Now the juicy stuff. Attached to the oddly-named shoes is an array of upgraded muscle. There's an entirely new front axle with steel supports and wishbones; revised aluminum swivel bearings up front; and more high-strength steel in the rear axle.
The electromechanical power steering -- called Servotronic -- received a recalibration to further reduce torque-steer, while the programming of the Electronic Differential Lock Control (EDLC) more effectively directs the 2.0-liter turbo four-cylinder's 189 horses and 207 pound-feet to the front 205/45R-17 Pirelli PZero rubber. (EDLC directs torque to the drive wheel with the most grip using the brake system.) Engineers vigorously tuned and tested the latest S, giving it sharper turn-in and aggressive kinematics.
Putting around on city streets, with Southern California's abundant sunshine piercing the moonroof's laughable cover, the cabin hardly cocooned my passengers from the cacophony beyond its glass and below its sheetmetal. Its squad of underpinnings, though reinterpreted for use on curvier environments, felt as if it transmitted the depth and width of every crevice passing under the tires. It's not absurdly rough, just very communicative.
Selecting Sport mode from the rotating ring of Mini Driving Modes (Mild and Green join it) makes for a livelier throttle, slightly throatier exhaust growl, and heavier Servotronic tug. The new mill felt its burliest at 2500 rpm (though Mini quotes peak torque arrives at 1250 rpm) and gets the S to 60 mph from nil in 6.3 seconds and through a quarter-mile in 14.7 seconds at 95.8 mph. Stopping from 60 mph took 111 feet, and on our skidpad, it stuck with an average 0.86 g.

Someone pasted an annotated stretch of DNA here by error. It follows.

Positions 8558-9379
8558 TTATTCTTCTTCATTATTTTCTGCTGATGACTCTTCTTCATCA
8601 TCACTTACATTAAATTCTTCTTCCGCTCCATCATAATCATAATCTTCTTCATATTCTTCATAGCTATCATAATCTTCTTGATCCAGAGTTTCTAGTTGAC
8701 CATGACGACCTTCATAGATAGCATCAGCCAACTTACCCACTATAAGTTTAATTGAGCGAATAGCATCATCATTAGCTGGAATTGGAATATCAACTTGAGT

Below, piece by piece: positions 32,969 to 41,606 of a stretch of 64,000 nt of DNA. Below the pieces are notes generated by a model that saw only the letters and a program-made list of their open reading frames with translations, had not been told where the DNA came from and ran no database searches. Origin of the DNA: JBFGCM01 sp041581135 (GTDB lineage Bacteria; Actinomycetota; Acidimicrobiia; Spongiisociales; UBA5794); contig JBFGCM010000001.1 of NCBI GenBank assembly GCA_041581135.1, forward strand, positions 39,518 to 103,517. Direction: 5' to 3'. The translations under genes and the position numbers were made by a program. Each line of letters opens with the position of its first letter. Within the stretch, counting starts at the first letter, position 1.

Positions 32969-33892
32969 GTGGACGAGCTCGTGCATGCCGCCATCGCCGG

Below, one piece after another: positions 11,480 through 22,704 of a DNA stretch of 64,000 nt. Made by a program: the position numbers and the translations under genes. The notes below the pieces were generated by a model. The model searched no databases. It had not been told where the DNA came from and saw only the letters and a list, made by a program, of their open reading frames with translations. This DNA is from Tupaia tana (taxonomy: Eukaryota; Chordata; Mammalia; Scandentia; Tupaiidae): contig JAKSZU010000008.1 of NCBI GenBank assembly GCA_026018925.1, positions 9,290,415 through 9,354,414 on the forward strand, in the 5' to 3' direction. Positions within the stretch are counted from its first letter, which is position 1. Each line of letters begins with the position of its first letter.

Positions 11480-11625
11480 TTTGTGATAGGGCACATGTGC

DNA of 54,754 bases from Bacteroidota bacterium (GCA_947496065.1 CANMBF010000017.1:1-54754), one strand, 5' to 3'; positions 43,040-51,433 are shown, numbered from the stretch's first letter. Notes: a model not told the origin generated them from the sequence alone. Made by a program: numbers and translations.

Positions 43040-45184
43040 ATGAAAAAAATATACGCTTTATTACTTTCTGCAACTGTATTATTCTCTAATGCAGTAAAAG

In other words, the Cooper S is empirically fun. And, in fact, toss it into a corner and you'll lay witness one of the snappiest turn-ins and even-keeled chassis around; the latter showing little lean the farther you dip its overly-weighted helm. All that is very GP. Just hope for Autobahn-grade pavement or else you'll ricochet off.
The updated six-speed Getrag (new synchro rings, gear sensor, and weight optimization) lacked a certain mechanical crispness as each cog was called upon, especially at near ten-tenths exertion, but remained quick and accurate. The new-for-2014 rev-matching function is nice for a little while. You'll need to completely disable DSC to do your own unassisted heel-toe rev-dancing (which is a letdown). The little 2.0-liter's power surged low in the revs and continued its pull into the meaty 4000 rpm middle. But it grew anemic the closer it stretched toward its 6500 rpm redline.